I first experienced home brewing in my mother’s kitchen. Through some rhetorical finagling, I managed to convince her to let me brew with my brother, though I was too young to drink at the time. All it took to get started was a lobster pot, a few buckets and a brew kit from The Thirsty Brewer in Baldwin, MD. After a time, the long fermentation and aging period made my brother lose interest. But I was hooked. Within a few weeks I was picking up cardamon at the grocery store for a Blue Moon clone recipe, and a little while later I had turned our basement refrigerator into a lagering fridge. The beer I brewed received high praise at family dinners; particularly later on, my family members were no longer just being polite.
QUICK, DRUNK MATH:
One kit makes five gallons,
five gallons fills ~48 bottles.
Fermentation takes four weeks,
and aging another three.
Call it 48 days total.
Repeat the process regularly.
That’s one beer, every day
for the rest of your life.
While I no longer have the space to spare for home brewing, now, when I walk around breweries as a reporter or a photographer, I’m reminded that the skills and resources to make beer aren’t prohibitive or even necessarily expensive. The big guys even use similarly sized kits for small exploratory batches. If you strip away the labels and the advertising and the warehouse space, there’s little difference between what a craft brewery produces and what a home brewer can cook up. In fact, the large majority (up to 90 percent) of craft brewery founders started their careers as modest home brewers. Whether it’s five gallons or 5,000, the principles are the same — what changes are the tools. Below is everything you’ll need, from starting out, to upgrading your kit, to going pro.
The Closet Brewer
There’s Never Enough Space
Everyone has to start somewhere, even if somewhere is two food-grade, all-purpose plastic buckets, a kitchen stove and a storage closet. In the beginning, you’ll be extract brewing: diluting either dry or liquid malt extract with a few gallons of water, adding hops, diluting as necessary and putting it all into a bucket with yeast to ferment. Everything is pre-made, pre-measured and packaged nicely. Even with a smaller kit, you’ll get a handle on the bare bones of the brewing process and expand your knowledge with every batch; you’ll gauge the limitations of your own kitchen and realize the importance of sanitation. What you end up with probably won’t be the best beer you’ve ever tasted, but it’ll be drinkable, and it’ll be yours.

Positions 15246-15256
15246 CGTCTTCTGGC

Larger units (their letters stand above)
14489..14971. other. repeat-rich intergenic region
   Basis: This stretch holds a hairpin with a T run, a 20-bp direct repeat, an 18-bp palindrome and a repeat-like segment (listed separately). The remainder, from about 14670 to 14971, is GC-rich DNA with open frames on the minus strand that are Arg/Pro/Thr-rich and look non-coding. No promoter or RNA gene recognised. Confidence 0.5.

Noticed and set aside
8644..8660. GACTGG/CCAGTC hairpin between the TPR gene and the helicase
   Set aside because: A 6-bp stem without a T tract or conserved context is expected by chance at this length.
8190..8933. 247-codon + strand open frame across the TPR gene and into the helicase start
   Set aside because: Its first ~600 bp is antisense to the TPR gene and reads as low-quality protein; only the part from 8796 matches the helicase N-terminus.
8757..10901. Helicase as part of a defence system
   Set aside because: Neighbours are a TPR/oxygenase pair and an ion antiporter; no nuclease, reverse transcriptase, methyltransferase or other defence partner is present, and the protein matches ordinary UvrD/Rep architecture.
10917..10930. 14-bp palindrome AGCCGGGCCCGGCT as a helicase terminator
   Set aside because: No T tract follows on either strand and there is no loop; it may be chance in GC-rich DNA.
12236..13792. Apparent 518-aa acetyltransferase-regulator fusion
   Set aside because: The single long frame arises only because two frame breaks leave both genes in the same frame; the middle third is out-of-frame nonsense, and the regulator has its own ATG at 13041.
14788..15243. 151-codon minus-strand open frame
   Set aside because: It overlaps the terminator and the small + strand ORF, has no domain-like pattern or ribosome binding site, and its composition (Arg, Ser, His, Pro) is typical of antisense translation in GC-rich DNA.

21-Inch Brewing Spoon ($9)
White Labs California Ale Yeast ($11)
Munton’s DME, 2 Pounds ($6)
Cascade Hops, 3 Ounces ($4)
24 Amber Long Neck Bottles ($8)
Maestro Homebrew Beer Equipment ($68)
How to Brew: Everything You Need to Know to Brew Beer Right the First Time ($11)
Star San Sanitizer, 32 Ounces ($27)
Stock Pot, 4 Gallons ($39)
Things Start to Taste Better
Once you’ve gotten a handle on extract brewing — once you’ve grown used to the smell of malt and caked your kitchen floor with sugary, hoppy water and watched the bubbling and bubbling of an active fermenter for longer than necessary, and ruined a few batches and replaced all the siphons you forgot to clean — you’ll want to start adding to your kit. The additions at this stage are relatively painless. For clarity: a glass carboy for secondary or even tertiary fermentation and a wort chiller for a better cold break. For taste: more specialty grains for steeping, and maybe a partial mash for more control or a bigger stock pot for a full wort boil. You can also start lagering, if you have an extra fridge and more time to kill. None of the tools get particularly fancier, there are just more of them, and possibly multiple batches brewing, fermenting and aging all at the same time. Besides what’s listed below, you should invest in a notebook and a pen to keep careful track of your technique for each batch and how this affects your beers’ taste.
Immersion Wort Chiller ($57)
6-Gallon Glass Carboy ($29)
5-Gallon Glass Carboy ($27)
3-Piece Airlock ($6)
Rubber Stopper ($7)
Johnson Controls Temperature Controller ($57)
Partial Mash Kit ($50)
Dogfish Head 60 Minutes IPA Clone ($51)
Stock Pot — 6 Gallon ($81)
White Labs Lager Yeast ($9)
The All-Grain Brewer
One Bank Loan Away from the Big Time
By this time you’ve explored all there is to explore inside the confines of pre-made malt, basic grain additions and the simple recipes you’ve found online. Maybe you’ve walked up your yeast game and experimented with the timing of your hops addition, but until you’re making your wort from malted grains yourself, you aren’t free to run wild. Before you make the jump you should be confident that your beer could fool most into thinking it’s store bought. You’ve probably become rather obsessive about your technique and cloned all your favorite brews. (Maybe you’ve neglected other aspects of you life, or your kid’s life, in the process.) This obsession is necessary; at the all-grain stage, the temperatures and the timing need be more exact, and there’s a lot more boiling water being thrown around, plus a lot more space and care required as you extract the glucose and maltose from the grain yourself. You’ll probably need to rope one of your friends into helping you out on brew day. After you develop your own recipes and a consistent taste, you should start entering contests — a few of which can be found through the American Homebrewers Association — to really test your skills.